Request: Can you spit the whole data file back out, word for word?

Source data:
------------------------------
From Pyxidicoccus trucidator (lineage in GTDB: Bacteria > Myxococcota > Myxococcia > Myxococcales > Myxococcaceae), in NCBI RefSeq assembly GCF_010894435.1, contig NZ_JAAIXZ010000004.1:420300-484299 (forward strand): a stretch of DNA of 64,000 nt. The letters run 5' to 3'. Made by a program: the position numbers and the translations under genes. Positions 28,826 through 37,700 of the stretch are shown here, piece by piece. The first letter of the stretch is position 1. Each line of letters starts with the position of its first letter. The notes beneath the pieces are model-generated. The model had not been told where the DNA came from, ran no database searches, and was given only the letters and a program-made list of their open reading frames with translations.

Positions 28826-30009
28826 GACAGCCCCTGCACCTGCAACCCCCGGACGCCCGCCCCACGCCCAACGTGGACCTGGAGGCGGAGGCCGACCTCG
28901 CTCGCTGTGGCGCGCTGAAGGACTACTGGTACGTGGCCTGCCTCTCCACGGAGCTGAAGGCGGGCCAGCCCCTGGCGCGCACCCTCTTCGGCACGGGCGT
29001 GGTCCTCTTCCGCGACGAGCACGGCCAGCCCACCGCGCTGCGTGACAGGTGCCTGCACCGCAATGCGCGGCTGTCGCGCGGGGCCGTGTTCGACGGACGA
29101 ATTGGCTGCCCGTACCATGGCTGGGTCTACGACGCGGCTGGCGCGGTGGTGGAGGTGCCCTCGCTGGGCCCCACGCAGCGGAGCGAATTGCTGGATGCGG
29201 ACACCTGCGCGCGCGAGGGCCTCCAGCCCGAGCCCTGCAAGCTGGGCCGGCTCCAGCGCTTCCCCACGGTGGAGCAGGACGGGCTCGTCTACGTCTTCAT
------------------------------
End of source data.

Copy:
From Pyxidicoccus trucidator (lineage in GTDB: Bacteria > Myxococcota > Myxococcia > Myxococcales > Myxococcaceae), in NCBI RefSeq assembly GCF_010894435.1, contig NZ_JAAIXZ010000004.1:420300-484299 (forward strand): a stretch of DNA of 64,000 nt. The letters run 5' to 3'. Made by a program: the position numbers and the translations under genes. Positions 28,826 through 37,700 of the stretch are shown here, piece by piece. The first letter of the stretch is position 1. Each line of letters starts with the position of its first letter. The notes beneath the pieces are model-generated. The model had not been told where the DNA came from, ran no database searches, and was given only the letters and a program-made list of their open reading frames with translations.

Positions 28826-30009
28826 GACAGCCCCTGCACCTGCAACCCCCGGACGCCCGCCCCACGCCCAACGTGGACCTGGAGGCGGAGGCCGACCTCG
28901 CTCGCTGTGGCGCGCTGAAGGACTACTGGTACGTGGCCTGCCTCTCCACGGAGCTGAAGGCGGGCCAGCCCCTGGCGCGCACCCTCTTCGGCACGGGCGT
29001 GGTCCTCTTCCGCGACGAGCACGGCCAGCCCACCGCGCTGCGTGACAGGTGCCTGCACCGCAATGCGCGGCTGTCGCGCGGGGCCGTGTTCGACGGACGA
29101 ATTGGCTGCCCGTACCATGGCTGGGTCTACGACGCGGCTGGCGCGGTGGTGGAGGTGCCCTCGCTGGGCCCCACGCAGCGGAGCGAATTGCTGGATGCGG
29201 ACACCTGCGCGCGCGAGGGCCTCCAGCCCGAGCCCTGCAAGCTGGGCCGGCTCCAGCGCTTCCCCACGGTGGAGCAGGACGGGCTCGTCTACGTCTTCAT